Every one knows about China’s crummy human rights record.  From the banning of Tibetan Buddhist practices, to the limitation of free speech, to the persecution of the Fulan Gong, violations of human rights in China are well documented worldwide, save perhaps China itself.  The Government does a good job of covering up most of the egregious actions, and since Chinese people often live in fear of the power of government, any tourist or student in China is unlikely to hear about or witness any major violation of human rights in China.  However, if you spend any time in China, you will most certainly come across violations of animal rights, as I did yesterday during my visit to the Liaocheng Zoo at the People’s Park.

You couldn't pay me to get on this thing, even if I did fit.

The Liaocheng Zoo can hardly be considered a zoo.  The admission was four yuan, less than a dollar, and the few carnival rides there looked they had survived a nuclear holocaust.  A few poor barkers sold trinkets and enticed children to catch goldfish from a pool in which there were probably more dead fish than alive.

A goat picks at what tiny bit of fresh grass has grown through the cracks on the floor of his pen

All the pens had concrete floors and measly living space.  All the animals were malnourished and looked exceedingly bored.

Notice the big patch of raw skin on his side.

This big guy paced the length of his tiny pen the entire time I was there.  You could tell he was just thinking about nice a big fat leg of human would be right then.  Despite his abysmal appearance, there was no doubt that he could take out a human with one swipe of his massive paw.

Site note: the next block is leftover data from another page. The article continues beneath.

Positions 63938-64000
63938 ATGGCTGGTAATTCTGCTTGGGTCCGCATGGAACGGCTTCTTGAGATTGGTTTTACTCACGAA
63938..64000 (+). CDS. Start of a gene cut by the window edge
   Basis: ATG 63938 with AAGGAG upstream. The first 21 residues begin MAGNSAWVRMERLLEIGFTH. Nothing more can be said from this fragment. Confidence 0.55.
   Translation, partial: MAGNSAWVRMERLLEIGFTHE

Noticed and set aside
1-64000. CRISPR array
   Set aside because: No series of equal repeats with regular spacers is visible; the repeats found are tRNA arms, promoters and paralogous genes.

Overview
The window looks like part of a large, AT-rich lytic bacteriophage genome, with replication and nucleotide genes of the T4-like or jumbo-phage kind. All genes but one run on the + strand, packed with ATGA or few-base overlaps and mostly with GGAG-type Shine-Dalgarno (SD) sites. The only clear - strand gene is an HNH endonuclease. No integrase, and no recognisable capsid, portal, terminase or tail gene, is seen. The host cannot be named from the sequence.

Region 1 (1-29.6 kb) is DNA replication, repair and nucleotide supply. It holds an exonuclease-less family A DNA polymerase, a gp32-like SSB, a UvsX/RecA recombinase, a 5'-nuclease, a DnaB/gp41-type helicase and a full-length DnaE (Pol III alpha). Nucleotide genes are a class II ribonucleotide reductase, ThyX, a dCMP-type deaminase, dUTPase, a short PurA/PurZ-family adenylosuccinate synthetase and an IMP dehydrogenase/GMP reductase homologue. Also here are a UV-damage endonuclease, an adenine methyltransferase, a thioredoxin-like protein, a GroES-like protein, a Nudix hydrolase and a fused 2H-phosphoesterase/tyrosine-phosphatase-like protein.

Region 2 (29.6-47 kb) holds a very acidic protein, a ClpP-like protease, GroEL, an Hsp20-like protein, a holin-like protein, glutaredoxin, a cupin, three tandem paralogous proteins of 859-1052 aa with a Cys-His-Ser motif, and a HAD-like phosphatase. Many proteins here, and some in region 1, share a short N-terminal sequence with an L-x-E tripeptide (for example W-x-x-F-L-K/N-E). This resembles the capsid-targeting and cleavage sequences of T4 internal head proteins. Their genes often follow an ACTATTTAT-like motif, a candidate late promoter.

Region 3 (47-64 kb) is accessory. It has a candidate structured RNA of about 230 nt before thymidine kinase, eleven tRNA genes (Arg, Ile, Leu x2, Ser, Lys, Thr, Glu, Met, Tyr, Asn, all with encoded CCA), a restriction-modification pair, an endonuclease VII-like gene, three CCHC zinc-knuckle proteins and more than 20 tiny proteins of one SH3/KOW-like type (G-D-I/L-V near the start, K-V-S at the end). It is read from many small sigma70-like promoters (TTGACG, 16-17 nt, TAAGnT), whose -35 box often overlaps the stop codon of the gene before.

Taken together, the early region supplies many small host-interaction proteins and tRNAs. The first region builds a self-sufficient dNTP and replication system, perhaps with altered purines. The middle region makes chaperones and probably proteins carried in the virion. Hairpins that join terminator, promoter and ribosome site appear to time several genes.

I think she knew she had a sympathizer in me.  When I arrived in front of her pen she got up, walked to the front, and posed with this pathetic look of desperation.

I thought the monkeys might cheer me up, and they did for a bit, until I saw one that was clearly very sick, in desperate need of attention, but will most likely receive none.

This is the point at which I lost it.  Maybe it has something to do with my personal adoration for the canine race, but I felt the sadness of this guy’s situation much more than the others.  Besides, I’ve seen plenty of German Shepherds around Liaocheng.  It’s not like they’re some sort of exotic creature.

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